The drive east of Maun is easy enough on a good, straight road almost void of traffic. Our travel planner sends us on a track which quickly turns worse, and after struggling forward, we decide to return to the main road, and find the main gate of Nxai Pan National Park right besides the road. The track to the second gate is sandy. We take a track to the right when we are halfway, and after seeing zebra, giraffe and gemsbok, we arrive at the borders of Kudiakam Pan. We drive through the shallow water and park next to enormous baobabs, more than 1000 years old: the Baines' Baobabs. When I switch off the engine, we are surrounded by silence. Thomas Baines, once part of the Livingstone expedition, painted these baobabs in the late 19th century, and the impressive trees are almost identical more than a century and a half later. On our way back, we see two elephants in the distance, spraying earth over their bodies. Back on the sandy road north, we get stuck in the sand, deflate the tyre pressure, use the metal racks, and get out quite easily before an enormous elephant turns up on the road just metres away. We observe, go in reverse, and kill the engine which eventually calms the elephant. When we reach our camping spot, we have to unfold the tent on the roof of the car in darkness.
We are up early next morning, driving around the ancient lakebed, always on the lookout for game. The herds of wildebeest and zebra are easy to spot and impossible to miss. Elegant giraffes move graciously through the flat landscape. We are getting better at spotting the often colourful birds. Fortunately, the tracks are reasonably easy to drive, and there are not many other cars, making it easier to look around and scan the environment. When we drive to the east of the park, the track is covered in high grass: apparently, not many come here. When we get close to the elephant pools, we indeed see an elephant having a fun time in a muddy pool next to the track. He kneels, he stirs the mud with his foreleg, he sprays the muddy water over his body to cool down. It is one of the highlights of our visit: we just sit and watch the elephant having his afternoon bath, until it moves way on one of the many elephant trails. A little further west, we spot an elephant immediately to our right; he is startled and trumpets while we drive on. Later in the afternoon, we spend some time at one of the many pools, where wildebeest and springboks walk by. There are so many waterholes in the park that waiting at water is no guarantee of actually seeing wildlife, so we move on.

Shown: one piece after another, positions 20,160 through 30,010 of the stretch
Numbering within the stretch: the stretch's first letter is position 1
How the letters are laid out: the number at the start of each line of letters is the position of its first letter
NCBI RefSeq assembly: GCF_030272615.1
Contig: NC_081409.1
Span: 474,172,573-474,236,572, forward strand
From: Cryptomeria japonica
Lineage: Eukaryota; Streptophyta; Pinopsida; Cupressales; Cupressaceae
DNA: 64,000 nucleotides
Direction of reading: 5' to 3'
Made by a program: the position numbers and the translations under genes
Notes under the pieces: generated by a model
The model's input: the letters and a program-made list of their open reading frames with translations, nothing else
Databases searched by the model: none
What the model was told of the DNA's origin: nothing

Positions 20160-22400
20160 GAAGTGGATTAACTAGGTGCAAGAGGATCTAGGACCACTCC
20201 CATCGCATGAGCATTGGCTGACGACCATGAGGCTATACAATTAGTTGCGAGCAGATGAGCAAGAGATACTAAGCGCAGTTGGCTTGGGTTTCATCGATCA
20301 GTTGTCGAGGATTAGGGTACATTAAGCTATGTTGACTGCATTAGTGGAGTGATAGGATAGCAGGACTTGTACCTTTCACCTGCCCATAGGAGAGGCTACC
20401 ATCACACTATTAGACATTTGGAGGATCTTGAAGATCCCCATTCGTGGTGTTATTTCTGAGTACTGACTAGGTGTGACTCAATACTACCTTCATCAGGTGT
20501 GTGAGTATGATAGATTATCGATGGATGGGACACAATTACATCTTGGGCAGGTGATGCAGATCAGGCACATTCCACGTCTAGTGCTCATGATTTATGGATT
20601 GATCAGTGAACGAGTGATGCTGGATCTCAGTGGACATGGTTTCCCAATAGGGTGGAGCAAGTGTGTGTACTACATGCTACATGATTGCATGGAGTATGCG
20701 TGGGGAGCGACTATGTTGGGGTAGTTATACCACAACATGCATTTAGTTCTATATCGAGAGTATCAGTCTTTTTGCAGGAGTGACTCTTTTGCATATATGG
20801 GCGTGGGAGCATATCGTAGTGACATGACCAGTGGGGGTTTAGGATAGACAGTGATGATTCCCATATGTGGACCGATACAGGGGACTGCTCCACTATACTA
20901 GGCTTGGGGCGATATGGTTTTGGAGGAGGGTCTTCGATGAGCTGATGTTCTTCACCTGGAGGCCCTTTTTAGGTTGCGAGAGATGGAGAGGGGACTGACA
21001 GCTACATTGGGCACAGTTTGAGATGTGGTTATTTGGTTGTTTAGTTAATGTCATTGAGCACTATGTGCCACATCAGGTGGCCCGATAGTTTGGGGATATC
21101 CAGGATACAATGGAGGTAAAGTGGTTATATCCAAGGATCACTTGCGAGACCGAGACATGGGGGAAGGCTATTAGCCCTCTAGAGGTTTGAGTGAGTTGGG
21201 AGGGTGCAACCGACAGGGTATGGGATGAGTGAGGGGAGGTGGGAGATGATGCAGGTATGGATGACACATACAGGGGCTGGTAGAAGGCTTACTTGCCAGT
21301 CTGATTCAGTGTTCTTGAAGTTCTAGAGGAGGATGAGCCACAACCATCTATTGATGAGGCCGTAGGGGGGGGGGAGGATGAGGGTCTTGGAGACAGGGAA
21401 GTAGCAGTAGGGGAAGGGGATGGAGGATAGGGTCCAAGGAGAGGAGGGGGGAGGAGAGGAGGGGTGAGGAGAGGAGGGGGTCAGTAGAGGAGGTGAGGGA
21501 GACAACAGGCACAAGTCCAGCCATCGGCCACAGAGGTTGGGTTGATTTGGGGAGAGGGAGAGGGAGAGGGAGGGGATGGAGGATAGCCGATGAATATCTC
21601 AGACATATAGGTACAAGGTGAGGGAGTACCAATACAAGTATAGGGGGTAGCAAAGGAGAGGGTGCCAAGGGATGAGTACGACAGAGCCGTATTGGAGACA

Just before the sun starts to sink behind the horizon, I see flashlights and realize something is going on. Indeed: when we reach the waterhole, we see four lionesses relaxing at the banks of the pool. The other vehicles leave when the lionesses move away, but we stay a while, and watch as the lionesses walk out of the other side of the bushes. Even though we have been searching for them for two days, they do not seem to care about our presence. Then, two elephants come to the waterhole, and we watch in silence and awe as the giants take their time to drink and wash until it is too dark to see them. It is a magical spectacle, and we are intensely happy when we drive back to our camping spot. After a morning drive the next day, we prepare a last lunch. Just after leaving the gate behind, we see a couple of elephants in the waterhole, and end up spending more than an hour watching as one after the other elephant in all sizes come to drink, wash, and play. One of the enormous males walks just behind our car, which makes us realize again how big these elephants really are. The drive back to the main gate does not bring any sightings of animals, but we have plenty of beautiful memories to take with us from our exploration of Nxai Pan.
Around the World in 80 Clicks
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